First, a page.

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176 Iowans have claimed unemployment benefits for not getting vaccinated

a person extracts vaccine from a bottle
Simon Maina
AFP via Getty Images
The state is reporting 176 Iowans claimed unemployment benefits after getting fired for not getting vaccinated.

The state is reporting 176 Iowans claimed unemployment benefits within about the first six weeks ofa new law extending jobless payments to people fired for not getting vaccinated.

According to Iowa Workforce Development, 176 people filed for unemployment benefits “citing jobs that had ended due to a failure to comply with an employer’s mandate for the COVID-19 vaccine” between Nov. 1 and Dec. 8. IWD said 35.2 percent of them worked in “health care and social assistance,” and 19.9 percent worked in manufacturing.

“I think that certainly it could be higher if we didn’t have a stay on some of the [federal] vaccine mandates,” said Denise Hill, an attorney and Drake University professor who wrote a book about workplace vaccine mandates. “Certainly some of the employers, regardless if they’re health care or otherwise, have stayed termination.”

The Iowa Legislature passed a law in late October that directs employers to waive vaccine requirements for employees who say they believe the COVID-19 vaccine would hurt their health or wellbeing or would conflict with their religion. They don’t have to provide proof from a doctor or religious leader.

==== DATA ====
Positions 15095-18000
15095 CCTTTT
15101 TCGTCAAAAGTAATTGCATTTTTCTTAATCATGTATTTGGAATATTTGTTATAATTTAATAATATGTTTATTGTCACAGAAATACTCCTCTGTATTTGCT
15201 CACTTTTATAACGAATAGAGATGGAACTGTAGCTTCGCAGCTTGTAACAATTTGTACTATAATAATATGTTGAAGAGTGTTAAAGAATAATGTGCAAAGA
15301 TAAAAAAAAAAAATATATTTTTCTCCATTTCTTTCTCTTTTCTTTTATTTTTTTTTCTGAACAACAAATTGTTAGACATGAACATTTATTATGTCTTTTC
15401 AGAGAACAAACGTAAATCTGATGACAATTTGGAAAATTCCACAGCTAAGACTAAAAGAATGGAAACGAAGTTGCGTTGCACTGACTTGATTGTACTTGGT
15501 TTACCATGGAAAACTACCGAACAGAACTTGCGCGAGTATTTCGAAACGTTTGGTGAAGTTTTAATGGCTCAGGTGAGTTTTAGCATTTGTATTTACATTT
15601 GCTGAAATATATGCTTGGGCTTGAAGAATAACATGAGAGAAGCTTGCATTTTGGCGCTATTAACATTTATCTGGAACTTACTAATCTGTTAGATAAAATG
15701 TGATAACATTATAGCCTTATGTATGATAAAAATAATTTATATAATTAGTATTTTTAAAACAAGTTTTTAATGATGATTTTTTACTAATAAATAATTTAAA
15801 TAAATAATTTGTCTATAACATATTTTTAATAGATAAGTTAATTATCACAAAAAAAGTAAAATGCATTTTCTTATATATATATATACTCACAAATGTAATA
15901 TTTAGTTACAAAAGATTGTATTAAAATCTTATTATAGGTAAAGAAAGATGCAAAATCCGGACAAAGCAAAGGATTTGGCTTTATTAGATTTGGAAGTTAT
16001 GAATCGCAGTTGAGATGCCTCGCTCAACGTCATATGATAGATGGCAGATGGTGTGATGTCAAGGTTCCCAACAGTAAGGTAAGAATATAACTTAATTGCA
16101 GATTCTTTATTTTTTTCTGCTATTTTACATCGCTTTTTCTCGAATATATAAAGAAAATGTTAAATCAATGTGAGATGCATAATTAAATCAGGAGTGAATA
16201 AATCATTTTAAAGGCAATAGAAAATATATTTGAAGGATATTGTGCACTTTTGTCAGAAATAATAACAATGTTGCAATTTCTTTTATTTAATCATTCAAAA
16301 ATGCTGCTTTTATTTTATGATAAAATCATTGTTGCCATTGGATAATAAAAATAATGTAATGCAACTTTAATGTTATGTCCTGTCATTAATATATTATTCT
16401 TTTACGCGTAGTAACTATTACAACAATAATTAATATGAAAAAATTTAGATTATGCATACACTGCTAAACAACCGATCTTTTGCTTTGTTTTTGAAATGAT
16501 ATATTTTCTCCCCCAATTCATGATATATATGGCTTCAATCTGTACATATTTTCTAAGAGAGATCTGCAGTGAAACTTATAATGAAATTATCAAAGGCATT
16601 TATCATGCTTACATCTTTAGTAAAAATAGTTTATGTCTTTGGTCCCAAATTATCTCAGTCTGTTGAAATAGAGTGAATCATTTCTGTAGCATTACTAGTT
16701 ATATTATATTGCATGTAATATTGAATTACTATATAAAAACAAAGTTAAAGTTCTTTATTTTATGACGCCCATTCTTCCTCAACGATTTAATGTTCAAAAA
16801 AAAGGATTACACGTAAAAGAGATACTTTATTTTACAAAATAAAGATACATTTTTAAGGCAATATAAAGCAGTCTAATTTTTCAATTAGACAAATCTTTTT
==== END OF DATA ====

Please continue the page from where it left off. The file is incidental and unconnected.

If employees are fired for not getting vaccinated, the new law says they can collect unemployment benefits.

Hill said that’s a “huge departure” from typical unemployment policies that don’t allow people to collect benefits if they break a workplace rule.

JD Davis with the Iowa Association of Business and Industry, a group that opposed the new law, said the court rulings putting all three federal vaccine mandates on hold have had an impact.

“We think that has spared quite a number of people from having to claim unemployment,” Davis said.

He said he hopes the federal vaccine mandates will be blocked permanently. But for now, Davis said most labor attorneys are advising companies to be prepared in case courts allow the mandates to go into effect.

“That, at this point, includes having good plans on how they’re going to execute the mandates, [and] beginning to understand…the vaccine status of their workforces,” Davis said.

Hill said apart from the federal vaccine mandates, employers and employees should consider that the pandemic is intensifying, with COVID-19 hospitalizations continuing to increase in Iowa.

“With that in mind, it’s important for all of us to decide if we want to get beyond this,” Hill said. “And for right now, the best way to do that is to get vaccinated, and we’re finding increasingly to get boosted, as well.”

Katarina Sostaric is IPR's State Government Reporter